We've all heard of the "death rattle," the last gasp from a lost soul's lungs. Sometimes, we seem to hear it from the companies in which we invest. Revenues dry up. Margins contract. Profits evaporate. All these signs suggest that their condition is worsening -- a financial death rattle, if you will.

Stocks in sick bay
Don't assume that all such companies are goners. Some will barely cling to life, whereas others will make a fully recovery. Sure, it happens, but here we're seeking companies that have all but given up the ghost.

For help, we'll turn to the clever coroners at our 130,000-strong Motley Fool CAPS community, where members give the thumbs-up or thumbs-down to some 5,300 stocks. We've unearthed a handful of stocks that look like they might be headed six feet under based on their having garnered no more than the lowest one-star rating.

Then we'll palpate their pulse with some quick tests for liquidity -- who knows, maybe we'll still find some signs of life! The current ratio and quick ratio (also called the "acid test" ratio) give us an idea of a company's ability to pay its bills, and the Altman Z-Score suggests companies in danger of bankruptcy. Companies scoring 3.00 and above are considered safe, between 2.70 and 2.99 are "yellow flags," between 1.80 and 2.70 have a good chance of going bankrupt within two years, and a score below 1.80 means the cryptkeeper is waiting.

Here's today's list. The question is, are these companies only mostly dead, or have they already given up the ghost?


CAPS Rating

Current Ratio

Acid-Test Ratio

Altman Z-Score

Recent Price

Carmike Cinemas (NASDAQ:CKEC)












Emeritus (NYSE:ESC)












St. Joe (NYSE:JOE)






Sources: Motley Fool CAPS; Capital IQ, a division of Standard & Poor's.

We obviously don't know if these companies are headed six feet under, so don't short them based on their appearance here. Moreover, some companies like software makers and financials don't neatly fit into the Altman Z-Score scale. Yet our primary screen remains those stocks that CAPS investors have given one-star status to, meaning they are possibly destined to seriously underperform the market. Pacific Ethanol, for example, reported that a number of its subsidiaries filed for bankruptcy while it appeared here last June.

Back from the grave
Despite Crocs' stock having doubled so far this year (and it was pretty much a quadruple hit before giving back half its gains), it seems to be little more than rank speculation that this footwear maker can be anything better than a fad like Heelys (NASDAQ:HLYS).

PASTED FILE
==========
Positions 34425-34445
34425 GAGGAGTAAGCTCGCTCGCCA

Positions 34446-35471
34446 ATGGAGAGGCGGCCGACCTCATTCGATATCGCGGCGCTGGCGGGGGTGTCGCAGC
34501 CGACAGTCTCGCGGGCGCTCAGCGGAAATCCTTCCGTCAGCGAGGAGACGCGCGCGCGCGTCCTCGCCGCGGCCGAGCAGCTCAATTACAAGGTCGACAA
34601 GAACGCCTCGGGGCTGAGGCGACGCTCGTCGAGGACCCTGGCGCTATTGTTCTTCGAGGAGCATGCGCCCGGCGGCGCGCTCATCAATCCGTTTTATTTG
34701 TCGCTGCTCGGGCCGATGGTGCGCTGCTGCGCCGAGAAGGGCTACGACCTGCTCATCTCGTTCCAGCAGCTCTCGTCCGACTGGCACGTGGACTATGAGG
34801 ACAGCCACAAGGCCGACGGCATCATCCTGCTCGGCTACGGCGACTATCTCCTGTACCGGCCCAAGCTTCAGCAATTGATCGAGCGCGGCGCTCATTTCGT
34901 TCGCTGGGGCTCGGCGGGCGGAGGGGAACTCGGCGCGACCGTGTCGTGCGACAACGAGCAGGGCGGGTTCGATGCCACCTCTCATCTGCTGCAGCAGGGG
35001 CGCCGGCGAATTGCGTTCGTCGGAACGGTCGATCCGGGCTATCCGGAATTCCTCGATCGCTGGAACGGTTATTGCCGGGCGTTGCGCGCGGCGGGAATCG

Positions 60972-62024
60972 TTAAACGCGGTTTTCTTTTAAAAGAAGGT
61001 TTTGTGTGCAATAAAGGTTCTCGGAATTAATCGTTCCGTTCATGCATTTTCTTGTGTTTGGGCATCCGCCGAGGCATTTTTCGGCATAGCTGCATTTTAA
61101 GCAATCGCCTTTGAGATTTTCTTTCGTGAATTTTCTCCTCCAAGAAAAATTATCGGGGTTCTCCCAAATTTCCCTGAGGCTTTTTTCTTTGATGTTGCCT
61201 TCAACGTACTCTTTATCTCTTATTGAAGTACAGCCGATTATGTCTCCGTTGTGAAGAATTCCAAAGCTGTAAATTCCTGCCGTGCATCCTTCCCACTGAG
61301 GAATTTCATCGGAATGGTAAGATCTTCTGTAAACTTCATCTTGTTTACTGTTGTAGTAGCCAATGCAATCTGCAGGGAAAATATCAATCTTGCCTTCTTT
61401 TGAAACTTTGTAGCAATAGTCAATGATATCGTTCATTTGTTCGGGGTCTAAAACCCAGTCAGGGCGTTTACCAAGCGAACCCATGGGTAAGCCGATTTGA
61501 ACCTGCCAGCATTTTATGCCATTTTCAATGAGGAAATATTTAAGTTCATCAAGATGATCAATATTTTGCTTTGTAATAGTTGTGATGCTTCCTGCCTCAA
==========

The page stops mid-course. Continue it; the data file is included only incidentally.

Revenues are still in a sharp decline, and losses, while less than expected, are no pair of ruby slippers that'll take you home again. Perhaps they're popular still amongst kids, but with employment trends heading the wrong way, Crocs is going to have a difficult time making sales. Uniform maker Cintas (NASDAQ:CTAS), for example, faces a similar macroeconomic crunch as restaurants, hospitals, and other industries where its apparel would typically be a requirement is slipping. Crocs, which still might be attractive to certain segments of the economy -- hospital staffs seem to love 'em! -- won't gain any traction.

In fact, CAPS member Buffetisbest just doesn't see the plastic molded shoe as being a necessity any longer.

Not many people like crocs any more. Although they might be comfortable, they are nowhere near as popular and as necessary to buy as they were a few years ago.

Or, as top-rated All-Star member Jognils wonders, how did "garden clogs" ever become fashionable?

Rattling the cage
Are these companies doomed to drag their investors into an underworld of underperformance? Or will they be resurrected to stalk the markets once again? It pays to start your own research on these stocks on Motley Fool CAPS. Read a company's financial reports, scrutinize key data and charts, and examine the comments your fellow investors have made -- all from a stock's CAPS page. Sign up today, absolutely free, and let us know whether you think the Grim Repear's at the door.

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Fool contributor Rich Duprey does not have a financial interest in any of the stocks mentioned in this article. You can see his holdings here. The Motley Fool's disclosure policy remains vibrant and full of life.